Making a Change for Something Greater (When It’s Time To Quit)


Quitting is never easy.  Especially if you’re talking about quitting your job.  Unless you’re stuck in a truly horrible situation, we tend to relax and fall into the comfort zone that is our current job.  We choose the familiar over the unknown, and even if the situation leaves much to be desired, we never quite think of exploring greater possibilities with a view to making that leap. 

Yes, quitting isn’t easy but, sometimes, it’s necessary to fulfill our real potentials, be the best we can be, earn more, have a more secure life, or just to be HAPPIER

So, other than the moment when the most fabulous job offer is staring you in the face and quitting is the glaringly obvious choice, how do you know when it’s time to leave?  Here are five signs to look out for:




Work isn’t supposed to be all fun and games, but it should give you some pleasure—the joy of closing that deal, securing the big customer, or submitting award-winning work.  When doing the work is becoming a chore and it gets harder and harder to get up and go to work, then maybe it’s time to move on.

Workplace issues expert Holly Caplan says, “If you are not mentally engaged in what you are doing for a living, don’t wait too long to make a change. Staying in a role you find completely uninspiring will do a number on your self worth and will be detected by your manager. When you feel this stagnancy or boredom linger, it is a sign that it is time to go.”



You spend a great deal of your time at work, so it should be a place where you feel welcome and inspired. You don’t have to be best friends with all your colleagues but you should have a friendly and positive relationship with them, especially your boss.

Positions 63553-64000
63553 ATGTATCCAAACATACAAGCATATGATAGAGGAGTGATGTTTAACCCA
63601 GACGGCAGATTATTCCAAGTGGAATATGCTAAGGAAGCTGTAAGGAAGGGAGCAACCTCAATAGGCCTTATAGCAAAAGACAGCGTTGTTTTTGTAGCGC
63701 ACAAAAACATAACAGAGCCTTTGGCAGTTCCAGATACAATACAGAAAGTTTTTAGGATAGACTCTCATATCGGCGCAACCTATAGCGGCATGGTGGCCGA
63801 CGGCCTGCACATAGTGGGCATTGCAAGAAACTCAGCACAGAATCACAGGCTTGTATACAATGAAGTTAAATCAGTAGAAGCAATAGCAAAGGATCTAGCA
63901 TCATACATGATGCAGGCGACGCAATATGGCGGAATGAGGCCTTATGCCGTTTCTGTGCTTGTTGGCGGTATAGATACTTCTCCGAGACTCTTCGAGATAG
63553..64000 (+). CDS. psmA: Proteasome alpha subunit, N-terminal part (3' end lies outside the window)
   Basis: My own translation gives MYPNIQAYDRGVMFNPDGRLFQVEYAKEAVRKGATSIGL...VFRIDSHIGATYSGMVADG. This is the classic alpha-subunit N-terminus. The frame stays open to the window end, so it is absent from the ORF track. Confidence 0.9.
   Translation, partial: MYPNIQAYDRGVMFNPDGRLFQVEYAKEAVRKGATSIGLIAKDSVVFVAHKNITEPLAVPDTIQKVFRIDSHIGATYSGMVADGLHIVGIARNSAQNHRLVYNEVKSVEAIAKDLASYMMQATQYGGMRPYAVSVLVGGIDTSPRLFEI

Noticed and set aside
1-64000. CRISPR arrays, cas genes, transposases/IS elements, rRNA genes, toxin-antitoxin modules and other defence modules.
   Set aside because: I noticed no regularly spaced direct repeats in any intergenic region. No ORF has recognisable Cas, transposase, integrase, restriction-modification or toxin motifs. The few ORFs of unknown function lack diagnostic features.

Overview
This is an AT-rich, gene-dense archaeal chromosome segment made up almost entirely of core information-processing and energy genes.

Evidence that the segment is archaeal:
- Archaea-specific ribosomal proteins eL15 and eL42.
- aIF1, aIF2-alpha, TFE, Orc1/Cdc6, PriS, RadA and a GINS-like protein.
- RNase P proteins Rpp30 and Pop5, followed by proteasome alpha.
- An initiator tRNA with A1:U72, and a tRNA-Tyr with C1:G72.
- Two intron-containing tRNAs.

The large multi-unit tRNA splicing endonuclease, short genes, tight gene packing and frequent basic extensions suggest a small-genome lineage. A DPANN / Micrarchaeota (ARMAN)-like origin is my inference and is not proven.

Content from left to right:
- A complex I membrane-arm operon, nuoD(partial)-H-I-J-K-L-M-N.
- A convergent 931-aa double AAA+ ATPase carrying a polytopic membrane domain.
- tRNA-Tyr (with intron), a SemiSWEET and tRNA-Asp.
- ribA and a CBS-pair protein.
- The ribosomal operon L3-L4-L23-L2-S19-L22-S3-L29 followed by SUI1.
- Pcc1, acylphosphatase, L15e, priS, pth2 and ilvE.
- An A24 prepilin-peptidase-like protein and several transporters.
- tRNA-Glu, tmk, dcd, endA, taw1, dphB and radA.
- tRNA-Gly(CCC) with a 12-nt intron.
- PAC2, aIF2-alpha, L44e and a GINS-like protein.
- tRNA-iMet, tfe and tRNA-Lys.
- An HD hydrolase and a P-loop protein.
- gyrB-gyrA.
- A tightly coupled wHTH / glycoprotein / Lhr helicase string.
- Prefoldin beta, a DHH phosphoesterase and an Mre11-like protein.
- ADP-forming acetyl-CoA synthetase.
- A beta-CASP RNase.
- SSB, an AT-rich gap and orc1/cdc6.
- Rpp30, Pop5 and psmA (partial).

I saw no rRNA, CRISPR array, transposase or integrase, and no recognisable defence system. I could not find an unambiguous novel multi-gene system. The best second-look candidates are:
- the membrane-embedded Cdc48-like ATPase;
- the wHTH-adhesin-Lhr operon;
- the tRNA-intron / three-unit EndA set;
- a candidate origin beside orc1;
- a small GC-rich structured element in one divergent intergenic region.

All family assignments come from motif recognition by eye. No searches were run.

As business writer Stephanie Vozza puts it, “If the majority of these relationships are toxic, dysfunctional, and even threatening, it’s time to move on. There will always be someone you don’t get along with at your job—sometimes even more than one person. But if you go home every night overly stressed, feeling undervalued, and not being able to enjoy or have a personal life, you need to reevaluate that job.”



Some people don’t know a good thing when it’s sitting in front of them.  And for many, that’s a real truth that happens in the workplace.  For one reason or another, you’re passed over for a promotion, management doesn’t recognize that you’re capable of more significant projects even if you’ve asked for the opportunity, and they don’t recognize or acknowledge the victories that you’ve won for the company. If they don’t see your value, then it’s time to move on to a place that will give you the credit, bigger responsibilities, and the pay that you deserve.



“You can’t thrive or even succeed a tiny bit if you don’t believe in what your organization is putting out in the world or how they’re doing it. You simply cannot succeed if you subconsciously oppose what your employer stands for in the world,” says career and personal coach Kathy Caprino.

It all started out great, but somehow, somewhere, something changed.  And the office isn’t the same.  Maybe management has suddenly changed the company vision or the corporate culture has changed or they’ve shifted the company values.  If you realize that you no longer fit in with the company, then it’s time to find the place where you do.



Sometimes we take a job because we need it, not because it’s our dream.  And for a few years, this will get you by.  But there will come a point when you’ll need to satisfy more than just financial needs. 

“If you're not doing what you love, you will never tap your true potential. It will just continue to be ‘a job,’ says career and corporate coach Lynn Taylor, “and eventually each day will seem more of a grind.”

Think about what it is that makes you excited and pursue that.  If you feel that you’re made for bigger and better things than what you’re doing today, then it’s time to walk out the door and go for it.



These are just some of the signs that it’s time to make the next career move.  Just make sure you do it properly because the last thing you want to do is burn bridges.  You may need these colleagues and bosses for references or they may become a client someday.  When you’re ready for the next step, you can’t go wrong looking for a job that truly fits all your requirements and circumstances.  

Go to now. It won’t hurt to start dreaming of possibilities, bigger things, and exploring other opportunities.